Old people in Lancashire are living longer, but in poorer health, according to a new County Hall report.
Latest figures show the county’s over-65s are also more likely to have a fall and to suffer loneliness than in many other parts of the country.
In some districts a quarter of the population are over 65
The report, Ageing Well - Maintaining Independence, which goes before LCC’s health scrutiny committee tomorrow, paints a grim picture of life for many elderly folk.
It says that while Lancashire’s population is getting older, the gap between life expectancy and healthy life expectancy is getting wider in some parts of the county.
“For some sections of our population people are living longer, but in poorer health,” says the report. In Lancashire older people make up a larger portion of the population than the average nationally. In 2010 those aged 65 and over made up 18 per cent of the population, compared to 16.5 per cent nationally. These numbers are increasing, with already some districts of where a quarter of the population is aged over 65.”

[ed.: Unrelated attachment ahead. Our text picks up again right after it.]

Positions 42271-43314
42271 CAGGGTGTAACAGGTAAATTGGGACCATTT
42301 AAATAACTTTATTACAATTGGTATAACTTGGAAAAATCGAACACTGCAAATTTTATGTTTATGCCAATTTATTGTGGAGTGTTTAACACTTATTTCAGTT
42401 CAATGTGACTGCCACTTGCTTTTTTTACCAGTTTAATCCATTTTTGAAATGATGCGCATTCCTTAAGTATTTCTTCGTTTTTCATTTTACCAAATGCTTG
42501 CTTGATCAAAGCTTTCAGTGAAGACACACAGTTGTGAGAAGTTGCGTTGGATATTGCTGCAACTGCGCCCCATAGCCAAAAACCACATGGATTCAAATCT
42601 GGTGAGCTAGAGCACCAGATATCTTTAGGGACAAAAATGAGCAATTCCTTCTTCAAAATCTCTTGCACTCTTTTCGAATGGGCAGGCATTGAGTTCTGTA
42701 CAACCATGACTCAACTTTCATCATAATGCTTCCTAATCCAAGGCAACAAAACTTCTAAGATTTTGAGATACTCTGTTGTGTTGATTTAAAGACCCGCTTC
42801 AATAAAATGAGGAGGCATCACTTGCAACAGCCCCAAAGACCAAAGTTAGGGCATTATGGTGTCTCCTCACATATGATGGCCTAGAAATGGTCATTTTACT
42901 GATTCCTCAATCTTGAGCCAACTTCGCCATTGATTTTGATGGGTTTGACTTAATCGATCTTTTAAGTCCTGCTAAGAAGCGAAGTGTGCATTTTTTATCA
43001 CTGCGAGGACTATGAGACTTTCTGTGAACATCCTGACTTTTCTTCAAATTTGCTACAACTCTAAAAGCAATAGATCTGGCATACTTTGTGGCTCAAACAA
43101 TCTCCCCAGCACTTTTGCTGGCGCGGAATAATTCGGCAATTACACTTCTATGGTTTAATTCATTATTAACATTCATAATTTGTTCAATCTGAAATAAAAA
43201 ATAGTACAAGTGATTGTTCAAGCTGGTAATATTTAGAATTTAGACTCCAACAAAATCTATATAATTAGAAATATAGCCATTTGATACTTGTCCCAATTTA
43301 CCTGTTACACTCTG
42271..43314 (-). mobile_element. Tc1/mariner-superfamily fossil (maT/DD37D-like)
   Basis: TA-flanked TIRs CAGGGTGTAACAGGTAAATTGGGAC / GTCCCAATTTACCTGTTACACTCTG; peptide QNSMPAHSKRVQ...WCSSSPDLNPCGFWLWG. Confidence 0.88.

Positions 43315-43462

Compared to the white ethnic population, the report also says a higher percentage of Asian/Asian British people describe their health as “bad or very bad,” or have a long-term condition which limits day-to-day activities.
On dementia there were estimated to be more than 18,000 people with the condition in Lancashire in 2013, but only 9,655 on dementia registers. Estimates show one in three people over 65 will have at least one fall in a year a figure likely to increase by 40 per cent by 2030. Those living alone make up 13 per cent of the county’s population compared to 12 per cent nationally.